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Duffbert's Random Musings is a blog where I talk about whatever happens to be running through my head at any given moment... I'm Thomas Duff, and you can find out more about me here...

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Co-author of the book IBM Lotus Sametime 8 Essentials: A User's Guide

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Co-author of the book IBM Sametime 8.5.2 Administration Guide

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IBM LotusLive Expands with Business Tools and Services from UPS, Skype, Salesforce.com and Silanis

Category IBM/Lotus
IBM LotusLive Expands with Business Tools and Services from UPS, Skype, Salesforce.com and Silanis to Serve Growing Demand for Cloud Computing

Launches New Cloud Offering Combining Email & Social Networking for $7

April 14, 2010 -- ARMONK, NY -- IBM (NYSE:IBM) today announced it is addressing the growing demand for business-focused collaboration by adding new tools and services, language support and pricing to its LotusLive cloud services, including integrated business products and services from UPS, SkypeTM, salesforce.com and Silanis. IBM will also offer the first cloud service package combining social networking and email for business for $7.

LotusLive delivers cloud-based, integrated email, Web conferencing, social networking and collaboration services to simplify and improve daily business interactions with customers, partners and colleagues -- all with IBM's focus on security, reliability and integration.

"In its first year, IBM LotusLive has won the trust of people from businesses of all sizes who want to work safely with people outside and inside their company," said Sean Poulley, IBM vice president for cloud collaboration. "Now IBM is weaving essential business services such as shipping, contract signing, Internet calling and CRM into the very fabric of LotusLive allowing people to get their work done faster."

UPS Brings Shipping into LotusLive

IBM is integrating UPS shipping and visibility functionality within LotusLive.  Expected to be available later this year, this integration is designed to simplify and speed important shipping-related tasks, enabling users to quickly manage these details directly from their LotusLive dashboard.  UPS serves more than 200 countries and territories worldwide; this solution places the ubiquitous UPS shipping services at the fingertips of LotusLive business users.                             

"We continue to see demand for business process improvement of core workflow responsibilities, worldwide," said Jordan Colletta, Vice President, UPS Customer Technology Marketing.    "As business moves faster, companies are looking to gain immediate access to UPS services.   Integrating UPS shipping and visibility capabilities within the flow of cloud-based collaboration in LotusLive is a natural step in meeting the needs of our customers."

Integrated Business Tools and Services Available Today for CRM, e-Signing, Internet Calls

IBM is also announcing the availability of LotusLive integrations with Skype, salesforce.com and Silanis. While the industry norm is to offer cloud services in separate silos, IBM's integrations remove barriers between services, creating a seamless experience across the applications and business processes.  For example, people can use files from LotusLive in Silanis, launch them in a meeting from Salesforce CRM, launch a call with Skype, or ship a package with UPS -- all in the same work flow from within LotusLive.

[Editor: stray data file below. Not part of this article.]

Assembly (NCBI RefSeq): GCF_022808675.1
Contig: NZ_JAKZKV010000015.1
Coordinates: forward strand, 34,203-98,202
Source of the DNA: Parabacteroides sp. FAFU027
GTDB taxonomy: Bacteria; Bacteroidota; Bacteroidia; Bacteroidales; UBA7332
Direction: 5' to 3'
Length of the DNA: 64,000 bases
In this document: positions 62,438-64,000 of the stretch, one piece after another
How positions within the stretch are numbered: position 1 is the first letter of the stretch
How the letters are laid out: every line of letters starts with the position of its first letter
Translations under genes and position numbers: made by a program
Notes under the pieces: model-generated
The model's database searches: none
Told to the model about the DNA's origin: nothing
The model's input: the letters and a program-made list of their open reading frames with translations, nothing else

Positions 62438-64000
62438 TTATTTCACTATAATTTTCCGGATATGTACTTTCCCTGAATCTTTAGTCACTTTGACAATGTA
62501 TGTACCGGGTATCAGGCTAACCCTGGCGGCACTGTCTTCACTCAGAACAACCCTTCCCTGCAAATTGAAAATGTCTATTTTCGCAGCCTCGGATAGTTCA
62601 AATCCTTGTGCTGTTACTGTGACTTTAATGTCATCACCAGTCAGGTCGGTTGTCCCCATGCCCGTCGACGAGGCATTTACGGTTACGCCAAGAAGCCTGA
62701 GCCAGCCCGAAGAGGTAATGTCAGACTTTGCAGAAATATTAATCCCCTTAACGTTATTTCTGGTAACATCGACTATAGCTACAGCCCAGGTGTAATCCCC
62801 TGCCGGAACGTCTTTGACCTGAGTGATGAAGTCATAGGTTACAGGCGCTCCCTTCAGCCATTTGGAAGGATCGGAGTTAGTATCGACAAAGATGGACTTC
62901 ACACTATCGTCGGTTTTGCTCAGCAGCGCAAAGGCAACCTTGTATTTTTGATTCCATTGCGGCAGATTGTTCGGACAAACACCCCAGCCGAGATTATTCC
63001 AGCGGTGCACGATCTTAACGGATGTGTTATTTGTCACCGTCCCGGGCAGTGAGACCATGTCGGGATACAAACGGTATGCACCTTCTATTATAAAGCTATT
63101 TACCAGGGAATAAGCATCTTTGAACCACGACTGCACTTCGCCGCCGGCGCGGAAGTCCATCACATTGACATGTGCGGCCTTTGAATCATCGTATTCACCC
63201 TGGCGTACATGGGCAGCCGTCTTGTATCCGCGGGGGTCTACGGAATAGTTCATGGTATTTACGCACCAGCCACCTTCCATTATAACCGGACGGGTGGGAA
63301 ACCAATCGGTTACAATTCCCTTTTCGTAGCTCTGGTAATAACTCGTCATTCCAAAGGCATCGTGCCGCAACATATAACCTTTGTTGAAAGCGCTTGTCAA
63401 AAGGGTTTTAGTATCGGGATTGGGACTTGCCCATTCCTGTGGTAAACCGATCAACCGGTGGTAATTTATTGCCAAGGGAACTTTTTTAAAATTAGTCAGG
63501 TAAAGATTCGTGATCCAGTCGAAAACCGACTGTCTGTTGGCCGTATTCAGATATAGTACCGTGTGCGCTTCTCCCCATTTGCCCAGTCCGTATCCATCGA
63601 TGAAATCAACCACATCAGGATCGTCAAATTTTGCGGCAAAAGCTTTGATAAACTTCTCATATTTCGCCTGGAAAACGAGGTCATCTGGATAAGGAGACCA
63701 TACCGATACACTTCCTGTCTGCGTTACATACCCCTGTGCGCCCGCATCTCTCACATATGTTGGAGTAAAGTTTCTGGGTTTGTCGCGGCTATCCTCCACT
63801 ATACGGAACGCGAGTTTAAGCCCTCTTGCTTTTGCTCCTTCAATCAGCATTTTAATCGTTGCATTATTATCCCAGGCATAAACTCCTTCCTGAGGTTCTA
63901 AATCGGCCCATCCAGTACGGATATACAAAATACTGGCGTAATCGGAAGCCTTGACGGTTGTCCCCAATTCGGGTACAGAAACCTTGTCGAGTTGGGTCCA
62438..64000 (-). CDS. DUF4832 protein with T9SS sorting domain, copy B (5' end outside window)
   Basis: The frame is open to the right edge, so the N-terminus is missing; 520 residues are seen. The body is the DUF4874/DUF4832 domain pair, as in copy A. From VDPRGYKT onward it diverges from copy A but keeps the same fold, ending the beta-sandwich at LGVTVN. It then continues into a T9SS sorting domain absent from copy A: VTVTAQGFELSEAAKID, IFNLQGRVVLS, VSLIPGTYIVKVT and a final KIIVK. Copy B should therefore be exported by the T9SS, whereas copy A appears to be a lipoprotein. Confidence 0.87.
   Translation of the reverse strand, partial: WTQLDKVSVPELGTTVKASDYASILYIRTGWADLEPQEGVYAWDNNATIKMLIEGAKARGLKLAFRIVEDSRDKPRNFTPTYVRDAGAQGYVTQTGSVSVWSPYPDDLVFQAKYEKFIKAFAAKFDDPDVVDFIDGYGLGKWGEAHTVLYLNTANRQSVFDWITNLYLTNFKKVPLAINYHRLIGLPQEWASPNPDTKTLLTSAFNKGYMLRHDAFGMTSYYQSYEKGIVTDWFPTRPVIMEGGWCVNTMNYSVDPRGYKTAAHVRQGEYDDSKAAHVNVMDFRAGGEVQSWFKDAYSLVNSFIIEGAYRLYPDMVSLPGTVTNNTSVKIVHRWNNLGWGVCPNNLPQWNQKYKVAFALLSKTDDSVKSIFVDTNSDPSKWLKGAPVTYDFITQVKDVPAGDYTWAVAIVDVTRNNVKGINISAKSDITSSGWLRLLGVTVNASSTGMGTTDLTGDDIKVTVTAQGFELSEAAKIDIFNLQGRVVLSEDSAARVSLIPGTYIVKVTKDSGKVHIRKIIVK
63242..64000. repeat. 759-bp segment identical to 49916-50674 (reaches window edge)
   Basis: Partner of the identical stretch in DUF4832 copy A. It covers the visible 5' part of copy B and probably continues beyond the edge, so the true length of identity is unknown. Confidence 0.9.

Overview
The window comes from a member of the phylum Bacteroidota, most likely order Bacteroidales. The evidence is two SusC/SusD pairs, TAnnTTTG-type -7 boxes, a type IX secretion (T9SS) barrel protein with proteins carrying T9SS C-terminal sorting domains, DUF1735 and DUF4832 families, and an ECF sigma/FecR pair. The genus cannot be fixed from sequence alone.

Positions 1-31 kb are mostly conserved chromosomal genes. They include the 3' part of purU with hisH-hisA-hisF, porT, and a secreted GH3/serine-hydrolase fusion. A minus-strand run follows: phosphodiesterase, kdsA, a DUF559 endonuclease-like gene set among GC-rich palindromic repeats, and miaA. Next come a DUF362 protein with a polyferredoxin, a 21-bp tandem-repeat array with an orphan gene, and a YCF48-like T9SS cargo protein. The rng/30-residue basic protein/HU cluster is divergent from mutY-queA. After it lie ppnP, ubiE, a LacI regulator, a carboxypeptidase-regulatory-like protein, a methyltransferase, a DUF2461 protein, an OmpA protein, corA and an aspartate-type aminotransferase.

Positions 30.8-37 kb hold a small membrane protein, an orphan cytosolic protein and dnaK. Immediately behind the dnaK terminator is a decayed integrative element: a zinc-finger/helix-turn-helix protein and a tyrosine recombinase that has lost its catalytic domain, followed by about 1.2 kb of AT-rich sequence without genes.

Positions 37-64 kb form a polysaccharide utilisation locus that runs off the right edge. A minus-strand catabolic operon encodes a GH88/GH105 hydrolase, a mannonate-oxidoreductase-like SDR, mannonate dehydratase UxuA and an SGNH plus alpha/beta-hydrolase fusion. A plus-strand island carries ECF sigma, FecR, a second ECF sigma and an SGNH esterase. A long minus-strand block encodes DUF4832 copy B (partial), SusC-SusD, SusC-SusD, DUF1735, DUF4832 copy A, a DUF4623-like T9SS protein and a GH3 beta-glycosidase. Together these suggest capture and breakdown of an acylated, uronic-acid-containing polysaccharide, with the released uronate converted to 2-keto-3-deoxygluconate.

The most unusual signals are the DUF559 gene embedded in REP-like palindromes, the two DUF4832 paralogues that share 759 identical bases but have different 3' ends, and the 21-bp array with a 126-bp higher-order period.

With the LotusLive Engage for Salesforce CRM integration, customers can take advantage of LotusLive Meetings, Files, and Activities to collaborate with colleagues around the world from within Salesforce CRM. The LotusLive cloud collaboration tools are a great complement to Salesforce CRM, offering a comprehensive collaboration solution for mutual IBM and salesforce.com customers.

Silanis e-SignLive e-signature services enables people from multiple organizations to use LotusLive to easily participate in a fully electronic signing process, helping to complete business transactions and legal contracts faster, more efficiently and with fewer errors. This partnership will expand the potential reach of LotusLive to the world's largest insurance and financial services companies, government agencies, integrators and service providers that trust Silanis to move their business processes online.

For example, Signature Mortgage Corporation, a beta customer for Silanis e-SignLive, is enabling clients to complete and sign mortgage applications using the combined Silanis e-SignLive and LotusLive solution. This will help to improve customer experience and retention at Signature Mortgage Corporation, as well as enable the 10-person mortgage consulting team out of Canton, Ohio to compete in a market where low rates alone aren't enough to win new business.

After downloading and installing Skype, LotusLive users can now use Skype to make voice calls via a simple click of a LotusLive contact's Skype name or phone number. Millions of individuals and businesses use Skype to make free voice calls, send instant messages and share files with other Skype users -- and now, LotusLive users can have convenient access to these same global communications tools right from within LotusLive.